Free access

Greenhouse rose plants, `Bull's Eye', budded on the rootstocks Rosa manetti and R. × `Natal Briar', were grown in containers filled with a peat-based growing medium. The plants were irrigated with a 0.5× Hoagland solution salinized with a fixed 12-mM Na solution made up of seven ratios of NaCl, Na2SO4, and NaNO3 (100:0, 50:50:0, 0:100:0, 0:50:50, 0:0:100, 50:0:50, and 33:33:33). The results after four flushes of growth and flowering showed higher dry weight productivities in R. manetti plants. Salt composition (i.e., counter-anion ratios) significantly affected the dry weight yield of `Natal Briar' plants, with those irrigated with 100% Na2SO4 and NaNO3 having the highest and lowest values, respectively. While the plants budded on R. manetti did not show significant responses to salt composition, there was a strong tendency for higher dry weight yields in binary salt (anion) compositions. Leachates collected throughout the study showed similar pH (7.5) and electrical conductivities (4.7 dS/m) for all salt treatments. Leachate Cl- concentrations were linearly correlated with Cl- application, whereas leachate Na+ concentrations remained similar among treatments. Plants on R. manetti accumulated less leaf Na+ and Cl- than in R. × `Natal Briar' plants, with lower values observed, in general, in plants irrigated with solutions containing Na2SO4.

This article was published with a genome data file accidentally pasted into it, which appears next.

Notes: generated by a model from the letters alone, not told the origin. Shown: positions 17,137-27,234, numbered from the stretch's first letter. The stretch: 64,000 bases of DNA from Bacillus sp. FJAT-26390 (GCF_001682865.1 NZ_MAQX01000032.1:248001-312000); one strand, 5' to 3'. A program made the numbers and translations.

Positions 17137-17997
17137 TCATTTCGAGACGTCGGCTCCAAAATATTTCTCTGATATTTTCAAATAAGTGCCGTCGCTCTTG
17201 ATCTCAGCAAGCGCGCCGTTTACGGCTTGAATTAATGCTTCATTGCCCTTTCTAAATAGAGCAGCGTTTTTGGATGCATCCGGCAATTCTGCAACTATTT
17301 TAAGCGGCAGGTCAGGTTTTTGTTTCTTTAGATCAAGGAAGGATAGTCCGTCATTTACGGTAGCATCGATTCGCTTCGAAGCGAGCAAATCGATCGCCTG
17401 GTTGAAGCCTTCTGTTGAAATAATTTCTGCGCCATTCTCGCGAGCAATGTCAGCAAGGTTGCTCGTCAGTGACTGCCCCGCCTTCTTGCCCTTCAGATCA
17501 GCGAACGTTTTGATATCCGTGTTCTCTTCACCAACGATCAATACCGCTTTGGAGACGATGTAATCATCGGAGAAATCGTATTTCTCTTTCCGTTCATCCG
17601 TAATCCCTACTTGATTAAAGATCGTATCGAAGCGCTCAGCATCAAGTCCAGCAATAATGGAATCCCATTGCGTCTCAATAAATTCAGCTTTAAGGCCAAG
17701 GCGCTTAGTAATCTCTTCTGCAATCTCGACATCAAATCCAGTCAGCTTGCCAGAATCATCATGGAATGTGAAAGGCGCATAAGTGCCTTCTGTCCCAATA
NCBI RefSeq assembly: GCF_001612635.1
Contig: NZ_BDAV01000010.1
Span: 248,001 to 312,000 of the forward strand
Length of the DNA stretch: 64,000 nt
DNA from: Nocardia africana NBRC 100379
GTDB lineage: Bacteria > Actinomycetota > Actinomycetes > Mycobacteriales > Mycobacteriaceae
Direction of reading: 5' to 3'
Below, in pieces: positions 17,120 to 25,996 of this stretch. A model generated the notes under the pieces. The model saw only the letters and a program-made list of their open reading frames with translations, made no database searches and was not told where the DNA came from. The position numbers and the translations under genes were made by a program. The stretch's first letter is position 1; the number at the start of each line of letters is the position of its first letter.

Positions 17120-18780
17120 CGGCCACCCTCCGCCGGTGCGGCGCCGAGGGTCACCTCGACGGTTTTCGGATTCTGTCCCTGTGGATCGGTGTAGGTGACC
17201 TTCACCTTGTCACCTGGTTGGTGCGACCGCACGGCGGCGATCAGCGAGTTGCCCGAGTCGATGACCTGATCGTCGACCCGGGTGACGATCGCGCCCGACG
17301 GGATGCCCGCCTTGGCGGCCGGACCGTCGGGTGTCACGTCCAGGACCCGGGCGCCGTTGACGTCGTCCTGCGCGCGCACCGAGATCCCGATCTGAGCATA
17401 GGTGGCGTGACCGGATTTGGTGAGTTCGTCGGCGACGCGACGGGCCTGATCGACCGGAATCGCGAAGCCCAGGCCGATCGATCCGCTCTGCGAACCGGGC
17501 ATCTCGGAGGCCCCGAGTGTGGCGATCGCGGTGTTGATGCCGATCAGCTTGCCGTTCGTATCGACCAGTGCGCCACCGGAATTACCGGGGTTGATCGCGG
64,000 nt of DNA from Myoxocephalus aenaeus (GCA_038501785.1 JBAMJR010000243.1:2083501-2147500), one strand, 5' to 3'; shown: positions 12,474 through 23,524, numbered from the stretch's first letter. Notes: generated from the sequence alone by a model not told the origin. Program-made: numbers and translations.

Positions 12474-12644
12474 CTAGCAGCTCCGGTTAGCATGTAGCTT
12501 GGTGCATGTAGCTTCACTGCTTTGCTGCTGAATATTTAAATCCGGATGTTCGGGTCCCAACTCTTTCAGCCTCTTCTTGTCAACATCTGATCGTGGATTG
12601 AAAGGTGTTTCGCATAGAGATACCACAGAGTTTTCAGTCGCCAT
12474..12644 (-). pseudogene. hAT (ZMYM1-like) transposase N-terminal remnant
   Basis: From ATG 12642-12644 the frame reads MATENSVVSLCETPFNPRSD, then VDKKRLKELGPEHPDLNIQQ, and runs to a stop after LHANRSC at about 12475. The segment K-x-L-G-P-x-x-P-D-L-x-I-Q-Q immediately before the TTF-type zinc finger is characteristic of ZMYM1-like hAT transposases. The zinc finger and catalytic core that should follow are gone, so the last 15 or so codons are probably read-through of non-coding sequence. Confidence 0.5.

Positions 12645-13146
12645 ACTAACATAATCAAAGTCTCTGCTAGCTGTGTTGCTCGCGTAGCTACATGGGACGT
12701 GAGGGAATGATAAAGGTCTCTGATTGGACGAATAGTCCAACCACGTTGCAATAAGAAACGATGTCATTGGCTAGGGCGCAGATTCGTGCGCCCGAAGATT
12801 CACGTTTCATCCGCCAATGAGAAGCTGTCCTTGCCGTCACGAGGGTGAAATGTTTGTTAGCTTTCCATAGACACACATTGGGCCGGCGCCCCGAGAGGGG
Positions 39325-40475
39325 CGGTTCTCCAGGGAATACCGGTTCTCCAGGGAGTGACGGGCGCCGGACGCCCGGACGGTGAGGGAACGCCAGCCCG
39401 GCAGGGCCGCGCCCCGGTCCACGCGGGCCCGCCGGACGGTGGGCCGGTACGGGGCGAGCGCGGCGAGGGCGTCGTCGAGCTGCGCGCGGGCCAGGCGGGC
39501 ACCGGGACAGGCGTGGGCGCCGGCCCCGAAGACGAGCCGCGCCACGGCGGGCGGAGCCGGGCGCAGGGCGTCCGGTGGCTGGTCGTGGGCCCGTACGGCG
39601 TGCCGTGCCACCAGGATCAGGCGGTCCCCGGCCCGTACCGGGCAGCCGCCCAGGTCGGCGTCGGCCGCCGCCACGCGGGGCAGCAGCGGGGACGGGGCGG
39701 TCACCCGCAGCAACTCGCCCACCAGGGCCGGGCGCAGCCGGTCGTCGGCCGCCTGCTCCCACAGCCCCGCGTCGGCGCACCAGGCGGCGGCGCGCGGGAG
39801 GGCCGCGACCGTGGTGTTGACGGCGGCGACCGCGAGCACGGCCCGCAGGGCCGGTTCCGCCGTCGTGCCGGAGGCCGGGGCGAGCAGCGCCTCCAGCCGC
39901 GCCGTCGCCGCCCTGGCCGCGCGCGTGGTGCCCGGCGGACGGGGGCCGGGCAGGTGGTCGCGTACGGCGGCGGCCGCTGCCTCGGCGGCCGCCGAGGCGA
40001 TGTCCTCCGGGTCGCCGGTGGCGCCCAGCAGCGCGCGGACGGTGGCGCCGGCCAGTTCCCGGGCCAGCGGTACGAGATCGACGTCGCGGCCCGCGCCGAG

Free access

In this preliminary study, we evaluated the salinity tolerance of selected herbaceous perennials. Liners of Rudbeckia hirta `Becky Orange', Phlox paniculata `John Fanick', Coreopsis grandiflora `Early Sunrise', Lantana ×hybrida `New Gold' and Cuphea hyssopifolia `Allyson' were transplanted to 4-gal plastic containers filled with peat moss: pine bark: sand (3:1:1) medium amended with dolomite, Micromax and Osmocote 18-6-12 (at 2, 0.6, and 6 kg·m3, respectively). The plants were irrigated for 14 weeks with tap water containing 0, 1.5, 3, 6, 12, and 24 mM of NaCl: CaCl2 salt mixture (2:1 molar ratio). Increasing salt stress had differential effects on plant growth and quality, with Rudbeckia and Phlox being the most adversely affected even by the lowest salt treatment of 1.5 mM, with dry weight reductions of ∼25% compared to the controls. Conversely, Lantana and Cuphea tolerated extremely well salinity up to 12 mM, where dry weight reductions were less than 10% of the nonsalinized controls. The Lantana and Cuphea plants also presented the lowest leaf Cl accumulation with increasing salinity, whereas Coreopsis showed the highest Cl accumulations at any salinity level. Plots of leaf Cl concentration against dry weights showed steeply declining relationships for Rudbeckia and Phlox plants, confirming our observations and assessment that these species are to be considered salt-sensitive. Leaf Na accumulation is currently being analyzed.